Robert Repta

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An Interfaith Kind of Love

-Robert Repta


Day 1 of 5: Un/Equally Yoked

“Don’t be unequally yoked.” That’s what I’ve heard from the pulpit dozens of times, regarding relationships with non-Christians.

Many of us in the Church have been told that we have to marry the “good Christian girl” or the “good Christian boy.” It’s been steeping in our psyches since our Sunday school days, travelling with us as we navigate our journeys into and through purity culture. We’ve been told that the only way our marriages can be “blessed by God” is if we stay within the walls of our Church and exclude all others.

But what does it actually mean to be unequally yoked? As we learn more about the Biblical texts—its stories, poems, and accounts—things no longer seem as black and white as they’ve been made out to be.

As a cisgender gay man and Christ-follower, I’m married to a Jewish man named David—my King David! (Wouldn’t that make me Jonathan? But, I digress.)

David and I met in Phoenix, walking through the hallways and exchanging glances in the building where we both worked. Little did we know that one day we would end up walking down the aisle and exchanging vows. We were so different that neither of us thought anything would come of our relationship.

The beginning was rocky, and we couldn’t have been more different. David had just ended a long-term, terrible relationship. I was still closeted, trying to figure out the whole God and gay thing. He believed in evolution, and I believed in a young Earth. He liked “secular” movies, and I talked about all the Christian movies I saw. I went to church up to five times a week, and he would go to synagogue on special occasions. I was a Christian, and he was not. I would go to heaven, and he would not.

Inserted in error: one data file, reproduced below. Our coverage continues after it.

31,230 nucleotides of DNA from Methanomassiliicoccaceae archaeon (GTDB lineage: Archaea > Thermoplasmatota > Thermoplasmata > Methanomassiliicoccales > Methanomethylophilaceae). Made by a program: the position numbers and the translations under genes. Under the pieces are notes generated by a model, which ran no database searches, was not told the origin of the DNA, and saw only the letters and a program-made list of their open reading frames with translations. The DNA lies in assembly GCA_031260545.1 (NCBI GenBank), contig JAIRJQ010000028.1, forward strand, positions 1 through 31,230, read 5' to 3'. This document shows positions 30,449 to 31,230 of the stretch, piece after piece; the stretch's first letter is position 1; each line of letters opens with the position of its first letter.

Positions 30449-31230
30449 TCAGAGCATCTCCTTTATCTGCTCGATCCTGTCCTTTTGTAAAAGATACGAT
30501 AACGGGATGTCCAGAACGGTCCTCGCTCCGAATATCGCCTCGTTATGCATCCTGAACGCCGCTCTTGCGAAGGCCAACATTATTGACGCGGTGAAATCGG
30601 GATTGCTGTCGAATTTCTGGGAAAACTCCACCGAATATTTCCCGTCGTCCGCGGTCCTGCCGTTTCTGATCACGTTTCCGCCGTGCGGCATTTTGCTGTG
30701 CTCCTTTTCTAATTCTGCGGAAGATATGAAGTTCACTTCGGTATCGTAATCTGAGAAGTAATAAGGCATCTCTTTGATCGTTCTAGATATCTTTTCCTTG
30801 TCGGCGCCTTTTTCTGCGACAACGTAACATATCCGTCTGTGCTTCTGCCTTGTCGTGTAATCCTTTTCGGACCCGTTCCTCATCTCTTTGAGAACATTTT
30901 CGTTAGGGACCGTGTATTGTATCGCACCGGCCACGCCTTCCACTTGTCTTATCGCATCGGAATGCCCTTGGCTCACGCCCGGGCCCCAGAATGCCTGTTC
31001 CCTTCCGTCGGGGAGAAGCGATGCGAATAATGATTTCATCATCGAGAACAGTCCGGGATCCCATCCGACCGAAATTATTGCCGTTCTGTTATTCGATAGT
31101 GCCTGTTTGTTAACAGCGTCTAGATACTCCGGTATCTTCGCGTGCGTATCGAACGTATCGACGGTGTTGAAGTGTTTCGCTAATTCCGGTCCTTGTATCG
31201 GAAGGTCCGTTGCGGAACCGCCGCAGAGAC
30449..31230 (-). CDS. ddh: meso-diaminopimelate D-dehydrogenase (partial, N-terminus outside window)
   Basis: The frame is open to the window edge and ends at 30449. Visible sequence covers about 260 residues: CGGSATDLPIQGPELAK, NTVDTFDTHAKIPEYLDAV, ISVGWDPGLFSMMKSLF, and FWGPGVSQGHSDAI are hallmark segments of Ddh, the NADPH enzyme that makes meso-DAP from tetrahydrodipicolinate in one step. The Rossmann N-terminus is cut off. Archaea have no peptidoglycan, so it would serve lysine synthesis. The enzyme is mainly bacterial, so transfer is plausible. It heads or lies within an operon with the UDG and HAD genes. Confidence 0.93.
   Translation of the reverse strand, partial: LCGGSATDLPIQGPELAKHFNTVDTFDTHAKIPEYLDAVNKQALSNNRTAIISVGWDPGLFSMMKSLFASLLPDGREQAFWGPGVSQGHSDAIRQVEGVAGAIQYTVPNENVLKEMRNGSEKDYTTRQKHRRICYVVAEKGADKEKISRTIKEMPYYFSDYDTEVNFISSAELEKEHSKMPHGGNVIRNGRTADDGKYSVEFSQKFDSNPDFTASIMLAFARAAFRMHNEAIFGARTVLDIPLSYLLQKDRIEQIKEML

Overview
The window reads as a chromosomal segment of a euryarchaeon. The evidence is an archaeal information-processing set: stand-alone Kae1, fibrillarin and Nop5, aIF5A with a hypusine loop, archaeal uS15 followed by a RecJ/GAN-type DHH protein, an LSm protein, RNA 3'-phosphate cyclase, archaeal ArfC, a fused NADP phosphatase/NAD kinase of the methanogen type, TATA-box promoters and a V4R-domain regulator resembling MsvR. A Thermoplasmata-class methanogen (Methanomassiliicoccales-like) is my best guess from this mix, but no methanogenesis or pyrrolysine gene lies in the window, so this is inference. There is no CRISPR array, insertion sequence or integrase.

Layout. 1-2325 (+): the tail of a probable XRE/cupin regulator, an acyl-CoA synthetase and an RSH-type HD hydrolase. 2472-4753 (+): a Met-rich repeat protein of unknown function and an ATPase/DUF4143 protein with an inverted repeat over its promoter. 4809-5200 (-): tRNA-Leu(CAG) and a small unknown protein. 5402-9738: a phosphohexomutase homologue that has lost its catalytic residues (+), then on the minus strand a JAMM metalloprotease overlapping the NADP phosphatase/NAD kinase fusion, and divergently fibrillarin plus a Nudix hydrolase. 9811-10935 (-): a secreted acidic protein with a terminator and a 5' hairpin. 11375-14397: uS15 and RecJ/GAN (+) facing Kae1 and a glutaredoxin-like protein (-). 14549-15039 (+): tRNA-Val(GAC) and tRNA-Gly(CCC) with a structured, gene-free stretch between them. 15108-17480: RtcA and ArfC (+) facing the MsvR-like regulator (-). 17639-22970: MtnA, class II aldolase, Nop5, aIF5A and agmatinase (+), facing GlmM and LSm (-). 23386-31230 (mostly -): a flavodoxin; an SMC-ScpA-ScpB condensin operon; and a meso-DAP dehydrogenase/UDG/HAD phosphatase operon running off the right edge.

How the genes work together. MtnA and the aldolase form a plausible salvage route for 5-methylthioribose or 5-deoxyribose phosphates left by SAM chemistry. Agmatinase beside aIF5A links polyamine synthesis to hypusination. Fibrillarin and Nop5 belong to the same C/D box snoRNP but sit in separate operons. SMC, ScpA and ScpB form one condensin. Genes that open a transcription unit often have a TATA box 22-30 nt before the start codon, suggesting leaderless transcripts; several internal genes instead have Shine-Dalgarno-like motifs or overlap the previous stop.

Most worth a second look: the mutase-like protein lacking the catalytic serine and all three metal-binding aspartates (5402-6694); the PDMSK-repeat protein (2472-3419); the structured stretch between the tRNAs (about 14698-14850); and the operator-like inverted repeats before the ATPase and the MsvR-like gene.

Ultimately, what happened was that in our struggles to find ourselves, we ended up growing closer together. We both supported and challenged each other. We began asking each other bigger life questions and talking about religion, God, science. Both of our lives were evolving, and what started to happen was that we started seeing the similarities in our core beliefs more than the differences. Some of those beliefs even evolved along the way.

We both believed in God. We both believed that God is love. We volunteered together. He would occasionally come with me to church, and I would occasionally go with him to the synagogue. Eventually, I could see that the common thread between us was unconditional love. The same unconditional love of God.

You see, God is not conformed to this world we live in; God does not belong solely to the Pentecostals or the Baptists, to the Jews or Gentiles, to Muslims or Zoroastrians. Two of the most profound self-identifiers God calls himself in the Bible is “love” and “I am.”

It’s time to re-think what it means to be unequally yoked.

Reflect:
What are a few core teachings of Christ that transcend across various faiths?

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